The freefall in tech and other growth stocks shows Wall Street grappling with ‘the revenge of the old financial system’, Goldman Sachs commodities chief says

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  • The plunge in tech and growth stocks is the “revenge of the old economy,” Goldman Sachs’ commodities said.
  • Jeff Currie pointed to prior underinvestment in vitality and industrials, which has led to offer factors that are fueling points now.
  • “All of the earnings coming out confirm this idea: the revenge of the old economy. Tech: missing substantially.”

The freefall in tech and other growth stocks shows that Wall Street is grappling with the “revenge of the old economy,” primarily based on Goldman Sachs commodities chief Jeff Currie.

That comes amid an earnings season that has seen the likes of Tesla, Microsoft, Alphabet and Meta report weak quarterly outcomes or provide disappointing guidance. In distinction, vitality and industrial companies have largely reported upbeat numbers.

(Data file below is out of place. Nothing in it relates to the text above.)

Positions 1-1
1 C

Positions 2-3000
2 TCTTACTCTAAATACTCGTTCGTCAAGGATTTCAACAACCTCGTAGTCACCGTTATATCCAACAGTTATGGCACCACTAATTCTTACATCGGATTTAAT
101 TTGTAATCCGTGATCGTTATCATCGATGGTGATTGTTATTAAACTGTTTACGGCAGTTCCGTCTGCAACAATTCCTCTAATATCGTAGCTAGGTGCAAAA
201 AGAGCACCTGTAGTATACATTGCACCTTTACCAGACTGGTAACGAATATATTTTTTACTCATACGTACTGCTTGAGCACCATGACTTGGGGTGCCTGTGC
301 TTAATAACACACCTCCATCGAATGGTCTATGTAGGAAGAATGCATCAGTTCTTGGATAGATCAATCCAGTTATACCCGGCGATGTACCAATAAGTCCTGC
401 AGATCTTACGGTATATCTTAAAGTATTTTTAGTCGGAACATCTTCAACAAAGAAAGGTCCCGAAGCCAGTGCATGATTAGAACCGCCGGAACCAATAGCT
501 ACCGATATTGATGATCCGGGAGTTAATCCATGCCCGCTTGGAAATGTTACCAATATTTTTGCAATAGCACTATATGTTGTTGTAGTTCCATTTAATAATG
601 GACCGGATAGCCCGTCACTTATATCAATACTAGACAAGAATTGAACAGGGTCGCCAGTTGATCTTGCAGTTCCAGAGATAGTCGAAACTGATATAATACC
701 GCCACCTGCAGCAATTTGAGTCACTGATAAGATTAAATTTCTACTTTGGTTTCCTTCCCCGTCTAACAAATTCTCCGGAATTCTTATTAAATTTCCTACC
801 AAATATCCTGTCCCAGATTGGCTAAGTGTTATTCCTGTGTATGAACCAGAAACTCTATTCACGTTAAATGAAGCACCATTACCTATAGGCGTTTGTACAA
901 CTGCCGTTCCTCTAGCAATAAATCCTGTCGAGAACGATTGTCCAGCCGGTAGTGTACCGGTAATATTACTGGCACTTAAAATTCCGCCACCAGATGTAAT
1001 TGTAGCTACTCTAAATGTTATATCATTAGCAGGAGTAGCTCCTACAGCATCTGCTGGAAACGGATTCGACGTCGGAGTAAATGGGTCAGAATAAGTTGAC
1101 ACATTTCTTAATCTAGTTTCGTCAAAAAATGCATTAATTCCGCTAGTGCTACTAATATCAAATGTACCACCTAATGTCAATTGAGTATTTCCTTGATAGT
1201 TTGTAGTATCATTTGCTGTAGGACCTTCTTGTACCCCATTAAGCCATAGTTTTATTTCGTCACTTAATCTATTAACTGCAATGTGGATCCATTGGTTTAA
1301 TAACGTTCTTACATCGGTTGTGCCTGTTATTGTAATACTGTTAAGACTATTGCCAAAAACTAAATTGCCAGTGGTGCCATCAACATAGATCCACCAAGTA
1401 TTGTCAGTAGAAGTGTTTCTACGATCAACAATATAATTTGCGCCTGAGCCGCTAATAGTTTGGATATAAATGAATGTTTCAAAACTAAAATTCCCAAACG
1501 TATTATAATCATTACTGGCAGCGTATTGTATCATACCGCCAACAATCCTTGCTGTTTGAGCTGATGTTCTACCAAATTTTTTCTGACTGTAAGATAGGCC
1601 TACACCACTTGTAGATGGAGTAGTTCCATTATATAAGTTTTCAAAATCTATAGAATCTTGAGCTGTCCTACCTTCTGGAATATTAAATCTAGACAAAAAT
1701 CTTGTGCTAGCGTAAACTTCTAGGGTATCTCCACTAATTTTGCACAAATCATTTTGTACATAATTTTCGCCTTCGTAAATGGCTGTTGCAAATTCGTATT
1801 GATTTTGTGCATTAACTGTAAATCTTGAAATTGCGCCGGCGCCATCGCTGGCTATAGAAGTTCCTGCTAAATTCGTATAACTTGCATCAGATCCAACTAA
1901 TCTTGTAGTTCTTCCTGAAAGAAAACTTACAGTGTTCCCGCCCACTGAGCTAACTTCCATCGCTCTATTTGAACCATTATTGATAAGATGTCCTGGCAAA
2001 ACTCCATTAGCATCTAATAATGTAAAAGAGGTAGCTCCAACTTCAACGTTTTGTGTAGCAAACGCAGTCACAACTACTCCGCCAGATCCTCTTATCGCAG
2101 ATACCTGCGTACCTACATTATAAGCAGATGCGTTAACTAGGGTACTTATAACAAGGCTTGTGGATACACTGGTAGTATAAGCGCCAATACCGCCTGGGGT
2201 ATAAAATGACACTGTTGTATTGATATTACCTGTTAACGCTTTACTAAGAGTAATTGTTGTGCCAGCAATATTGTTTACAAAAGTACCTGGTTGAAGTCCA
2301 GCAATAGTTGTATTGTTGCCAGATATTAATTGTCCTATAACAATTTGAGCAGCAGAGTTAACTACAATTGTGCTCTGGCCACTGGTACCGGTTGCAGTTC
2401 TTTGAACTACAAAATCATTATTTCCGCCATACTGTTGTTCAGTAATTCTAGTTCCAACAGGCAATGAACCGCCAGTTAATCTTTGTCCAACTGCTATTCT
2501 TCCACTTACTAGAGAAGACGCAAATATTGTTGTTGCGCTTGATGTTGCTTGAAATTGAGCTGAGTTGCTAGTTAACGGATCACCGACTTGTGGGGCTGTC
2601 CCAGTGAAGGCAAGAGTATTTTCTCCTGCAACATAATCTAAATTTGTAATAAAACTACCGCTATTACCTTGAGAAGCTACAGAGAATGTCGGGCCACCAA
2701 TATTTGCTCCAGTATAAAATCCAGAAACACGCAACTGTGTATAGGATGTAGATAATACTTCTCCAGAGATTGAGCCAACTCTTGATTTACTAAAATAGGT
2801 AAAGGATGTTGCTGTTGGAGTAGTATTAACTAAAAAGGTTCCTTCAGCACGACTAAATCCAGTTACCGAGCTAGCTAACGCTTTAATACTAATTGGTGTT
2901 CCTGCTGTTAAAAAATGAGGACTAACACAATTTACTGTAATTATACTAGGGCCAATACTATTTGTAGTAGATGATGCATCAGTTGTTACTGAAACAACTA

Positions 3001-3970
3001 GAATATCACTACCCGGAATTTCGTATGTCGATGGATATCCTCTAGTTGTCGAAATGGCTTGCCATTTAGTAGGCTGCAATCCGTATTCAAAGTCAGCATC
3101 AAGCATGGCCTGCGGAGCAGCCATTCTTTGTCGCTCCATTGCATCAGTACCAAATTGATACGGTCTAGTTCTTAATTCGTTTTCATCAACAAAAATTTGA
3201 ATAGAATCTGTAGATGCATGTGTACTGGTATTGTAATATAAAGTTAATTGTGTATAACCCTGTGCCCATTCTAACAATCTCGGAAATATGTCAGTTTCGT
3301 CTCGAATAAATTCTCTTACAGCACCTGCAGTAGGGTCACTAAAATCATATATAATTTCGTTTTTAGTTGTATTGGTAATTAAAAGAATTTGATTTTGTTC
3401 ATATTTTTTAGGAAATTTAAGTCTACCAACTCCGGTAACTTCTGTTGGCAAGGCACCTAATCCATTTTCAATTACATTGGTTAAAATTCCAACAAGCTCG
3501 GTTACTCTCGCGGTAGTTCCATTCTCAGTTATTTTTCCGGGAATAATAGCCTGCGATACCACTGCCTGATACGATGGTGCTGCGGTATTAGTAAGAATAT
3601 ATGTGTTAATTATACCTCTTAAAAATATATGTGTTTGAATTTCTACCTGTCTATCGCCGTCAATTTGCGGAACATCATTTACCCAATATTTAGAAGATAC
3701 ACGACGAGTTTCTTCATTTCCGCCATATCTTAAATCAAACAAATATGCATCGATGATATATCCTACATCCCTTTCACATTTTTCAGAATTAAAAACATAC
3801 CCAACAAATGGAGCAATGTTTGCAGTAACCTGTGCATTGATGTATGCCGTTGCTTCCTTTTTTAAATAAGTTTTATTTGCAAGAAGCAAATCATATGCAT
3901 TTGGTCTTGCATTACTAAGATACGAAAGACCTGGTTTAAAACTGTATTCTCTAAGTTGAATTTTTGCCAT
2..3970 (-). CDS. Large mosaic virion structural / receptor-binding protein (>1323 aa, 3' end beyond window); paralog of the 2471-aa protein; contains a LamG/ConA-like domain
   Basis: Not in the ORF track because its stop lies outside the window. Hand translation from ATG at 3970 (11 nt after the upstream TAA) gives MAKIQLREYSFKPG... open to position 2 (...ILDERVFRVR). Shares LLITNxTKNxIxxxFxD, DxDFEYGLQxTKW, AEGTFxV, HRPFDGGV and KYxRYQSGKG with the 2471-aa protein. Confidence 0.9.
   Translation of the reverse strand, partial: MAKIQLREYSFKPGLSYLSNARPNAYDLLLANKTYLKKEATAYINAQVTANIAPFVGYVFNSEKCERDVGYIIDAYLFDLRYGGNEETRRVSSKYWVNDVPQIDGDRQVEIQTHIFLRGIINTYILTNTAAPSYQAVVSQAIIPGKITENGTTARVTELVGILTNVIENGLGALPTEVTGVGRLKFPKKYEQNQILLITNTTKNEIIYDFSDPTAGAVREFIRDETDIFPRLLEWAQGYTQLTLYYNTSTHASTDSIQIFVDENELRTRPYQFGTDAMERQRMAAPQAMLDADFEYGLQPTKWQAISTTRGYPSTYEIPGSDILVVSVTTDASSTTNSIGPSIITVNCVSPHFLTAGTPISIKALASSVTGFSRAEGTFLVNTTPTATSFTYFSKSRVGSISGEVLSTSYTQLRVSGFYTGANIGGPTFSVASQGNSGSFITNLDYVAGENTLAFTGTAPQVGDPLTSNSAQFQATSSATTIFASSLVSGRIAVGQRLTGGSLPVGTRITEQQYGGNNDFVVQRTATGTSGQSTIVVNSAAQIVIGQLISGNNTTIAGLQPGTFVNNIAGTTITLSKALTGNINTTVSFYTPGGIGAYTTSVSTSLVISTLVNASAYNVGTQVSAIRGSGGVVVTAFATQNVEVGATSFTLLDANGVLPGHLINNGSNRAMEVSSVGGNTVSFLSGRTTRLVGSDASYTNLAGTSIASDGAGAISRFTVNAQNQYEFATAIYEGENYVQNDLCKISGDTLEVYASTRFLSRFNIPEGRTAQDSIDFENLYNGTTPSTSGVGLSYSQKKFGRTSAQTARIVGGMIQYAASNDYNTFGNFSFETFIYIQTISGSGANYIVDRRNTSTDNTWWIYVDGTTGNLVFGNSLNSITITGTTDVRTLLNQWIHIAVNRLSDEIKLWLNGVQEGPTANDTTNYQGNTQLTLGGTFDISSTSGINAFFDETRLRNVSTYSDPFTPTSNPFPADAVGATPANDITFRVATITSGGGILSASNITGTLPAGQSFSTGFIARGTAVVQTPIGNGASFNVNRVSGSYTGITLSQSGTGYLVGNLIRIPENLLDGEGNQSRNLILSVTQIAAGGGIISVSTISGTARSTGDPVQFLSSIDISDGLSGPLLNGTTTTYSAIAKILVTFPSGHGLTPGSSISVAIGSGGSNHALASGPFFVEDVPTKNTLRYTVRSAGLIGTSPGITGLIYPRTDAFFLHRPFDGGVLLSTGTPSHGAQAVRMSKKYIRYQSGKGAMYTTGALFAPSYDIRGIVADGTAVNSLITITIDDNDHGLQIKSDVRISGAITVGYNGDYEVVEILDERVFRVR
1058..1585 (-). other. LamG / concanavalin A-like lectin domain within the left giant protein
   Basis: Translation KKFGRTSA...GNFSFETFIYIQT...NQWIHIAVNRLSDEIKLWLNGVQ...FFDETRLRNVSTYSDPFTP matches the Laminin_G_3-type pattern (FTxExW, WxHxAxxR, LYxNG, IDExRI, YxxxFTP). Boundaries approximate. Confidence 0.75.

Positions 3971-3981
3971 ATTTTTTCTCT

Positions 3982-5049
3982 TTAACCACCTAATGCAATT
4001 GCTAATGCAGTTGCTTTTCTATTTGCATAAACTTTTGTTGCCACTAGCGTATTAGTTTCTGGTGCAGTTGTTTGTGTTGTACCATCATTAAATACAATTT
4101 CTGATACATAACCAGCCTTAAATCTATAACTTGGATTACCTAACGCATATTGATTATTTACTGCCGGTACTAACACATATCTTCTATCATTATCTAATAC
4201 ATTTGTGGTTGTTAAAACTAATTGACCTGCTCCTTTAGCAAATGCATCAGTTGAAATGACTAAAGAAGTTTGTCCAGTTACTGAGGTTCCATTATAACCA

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“All of the earnings coming out confirm this idea: the revenge of the old economy. Tech: missing substantially. You look at the energy names: all surprising to the upside,” Currie said in an interview with CNBC on Thursday. 

He said poor returns on the old monetary system over the earlier decade had shifted capital to the tech and growth sectors, ensuing in underinvestment in vitality and industrials that has led to offer points at current.

Additionally, oil and other commodities are thought-about late-cycle belongings, which means the impression of Fed cost hikes can have a delayed have an effect on on the old monetary system in comparability with tech and growth stocks, Currie said. 

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The commodities bull has been saying a model new supercycle is underway and well-known that prior supercycles have lasted about 12 years. 

Given that oil supercycles in the Seventies and the early 2000s lasted that prolonged, he estimated the current supercycle for oil that started in 2020 may ultimate earlier 2030.

Read the distinctive article on Business Insider

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